c) The Church cannot be hierarchical (in Marxist language, it would be a superstructure), because this is not in keeping with the simplicity of the Gospel, nor would it follow the model of the first Christian community in which everyone held everything in common, so thus it cannot be the will of the Lord. Therefore, "Rome" and "the Papacy" should be understood as principles of coordination, not as the principle of discipline, Church unity, and the preservation of the faith. The priesthood itself comes from the people, who should elect their ministers, and so forth.
People now speak less frequently about class warfare, but other dialectical oppositions have taken its place, such as the gender battle between women and men for power in the Church. These ideas, which I have presented in a cursory way, are the backbone of so-called liberation theology, which was in vogue in Latin America-on this point, the Congregation for the Doctrine of the Faith's 1984 document Libertatis Nuntius is worth studying-and it has a wide following under other guises, not just in the developing world. The result of the concept of class warfare is that many priests in Latin America and in many other places in the world feel resentment, distance, and misunderstanding toward any activity that generates wealth. It is not something conscious, nor even in many cases desired, but it is something that is undeniably present as a substratum. Much-almost all-attention has been given to social questions, while leaving aside spiritual activities. By the same token, the Church is conceived as accompanying the poor, not on their path to heaven, but on their path to the vindication of their social rights.
I am not against social work at all; quite the contrary. It is only that the Catholic Church is not simply one more NGO (non-governmental organization), nor does it find its raison d'etre exclusively in social work. Benedict XVI, in his encyclical Deus Caritas Est, says: "For the Church, charity is not a kind of welfare activity which could equally well be left to others, but is a part of her nature, an indispensable expression of her very being" (25). Charity must always form part of the spiritual and transcendent mission of the Church. And the Church, although she takes particular care of the poor and of those who need material goods, knows that she is the Body of Christ and the continuation of the redemption offered to both poor and rich, because everyone suffers in a heartbreaking way the moral misery of sin. The Church works for the good of the poor, not for the sake of power or politics, but because Christ lives in them.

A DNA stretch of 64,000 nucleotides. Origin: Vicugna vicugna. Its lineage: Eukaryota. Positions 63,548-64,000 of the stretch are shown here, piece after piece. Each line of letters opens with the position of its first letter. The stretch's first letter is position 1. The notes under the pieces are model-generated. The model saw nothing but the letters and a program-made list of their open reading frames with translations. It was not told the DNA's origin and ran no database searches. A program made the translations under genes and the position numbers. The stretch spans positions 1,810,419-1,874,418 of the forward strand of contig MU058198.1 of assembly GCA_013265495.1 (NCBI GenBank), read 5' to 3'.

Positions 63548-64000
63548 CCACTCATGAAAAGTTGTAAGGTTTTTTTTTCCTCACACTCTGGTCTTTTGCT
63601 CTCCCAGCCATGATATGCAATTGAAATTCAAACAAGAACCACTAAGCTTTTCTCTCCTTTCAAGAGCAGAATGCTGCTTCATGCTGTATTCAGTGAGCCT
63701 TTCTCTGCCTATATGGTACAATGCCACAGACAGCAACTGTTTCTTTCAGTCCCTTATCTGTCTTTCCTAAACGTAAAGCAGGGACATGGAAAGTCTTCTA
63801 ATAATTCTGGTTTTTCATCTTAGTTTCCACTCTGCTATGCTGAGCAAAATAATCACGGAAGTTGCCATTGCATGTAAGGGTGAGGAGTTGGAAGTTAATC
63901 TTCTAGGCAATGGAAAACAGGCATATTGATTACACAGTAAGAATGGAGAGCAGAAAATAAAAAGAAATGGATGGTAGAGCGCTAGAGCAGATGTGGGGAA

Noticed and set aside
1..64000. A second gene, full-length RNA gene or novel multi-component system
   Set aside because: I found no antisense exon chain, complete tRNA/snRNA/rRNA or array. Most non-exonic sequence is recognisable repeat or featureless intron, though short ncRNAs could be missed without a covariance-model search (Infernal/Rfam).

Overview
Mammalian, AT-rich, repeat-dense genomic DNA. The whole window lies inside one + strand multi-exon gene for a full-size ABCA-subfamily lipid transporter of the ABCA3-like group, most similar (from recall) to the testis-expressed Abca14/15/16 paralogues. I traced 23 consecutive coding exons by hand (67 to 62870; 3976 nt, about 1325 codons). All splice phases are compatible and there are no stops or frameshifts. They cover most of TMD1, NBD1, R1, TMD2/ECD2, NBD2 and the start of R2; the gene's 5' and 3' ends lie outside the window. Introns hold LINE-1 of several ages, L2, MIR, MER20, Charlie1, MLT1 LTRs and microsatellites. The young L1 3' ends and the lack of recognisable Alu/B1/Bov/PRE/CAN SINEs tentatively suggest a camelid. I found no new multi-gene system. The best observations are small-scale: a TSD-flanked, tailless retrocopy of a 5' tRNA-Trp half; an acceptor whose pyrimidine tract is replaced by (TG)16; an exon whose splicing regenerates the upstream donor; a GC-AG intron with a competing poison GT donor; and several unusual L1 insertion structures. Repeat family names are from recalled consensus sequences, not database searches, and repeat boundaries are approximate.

There is nothing more opposed to the Gospel than to divide and to use violence and thus destroy charity. I believe, and it is my own experience, that we can do much more for the poor through education, formation, development programs, and Christian charity than through confrontation and fighting. I have seen that we can build lasting bridges between the rich and the poor where everyone wins. I have also seen that when those to whom God has given material goods are able to help the poor, it helps them to become more sensitive to others. They learn not only to disentangle themselves from attachment to their possessions, but also to understand that the poor are their brothers and sisters, and so they begin to work for a more just society. The path of development and peaceful coexistence in our towns begins with the conversion of all men's hearts.
We need to finish uprooting these seeds of Marxism, which still remain in some sectors of the Church. Only then can the clergy have a calm and measured understanding of the workplace, and the lay people can comprehend the situation of their pastors. I have watched with great sadness how entire sectors of the population of our countries, especially businessmen, executives, and professionals, have distanced themselves from the Church because they perceive a Marxist undertone in their pastors. They feel rejected and misunderstood; they have heard that everything they do is essentially sinful. With even more sadness, I have also seen that, although people thus poisoned have acted with good intentions seeking to defend the poor and the weak, what they have done is to lose large groups of the marginalized classes, since they have not found them to be pastors who speak to them about Christ, but rather political agitators or directors of a social service association.
What the statistics reveal is symptomatic: in places and dioceses where there has been a greater Marxist presence among the pastors and parish staff, there is a greater number of faithful who have abandoned Catholicism for evangelical communities, or even for sects that end up using people for their own purposes of money and power. I seem to hear Christ's warning: "If salt should lose its flavor…" (Mt 5:13).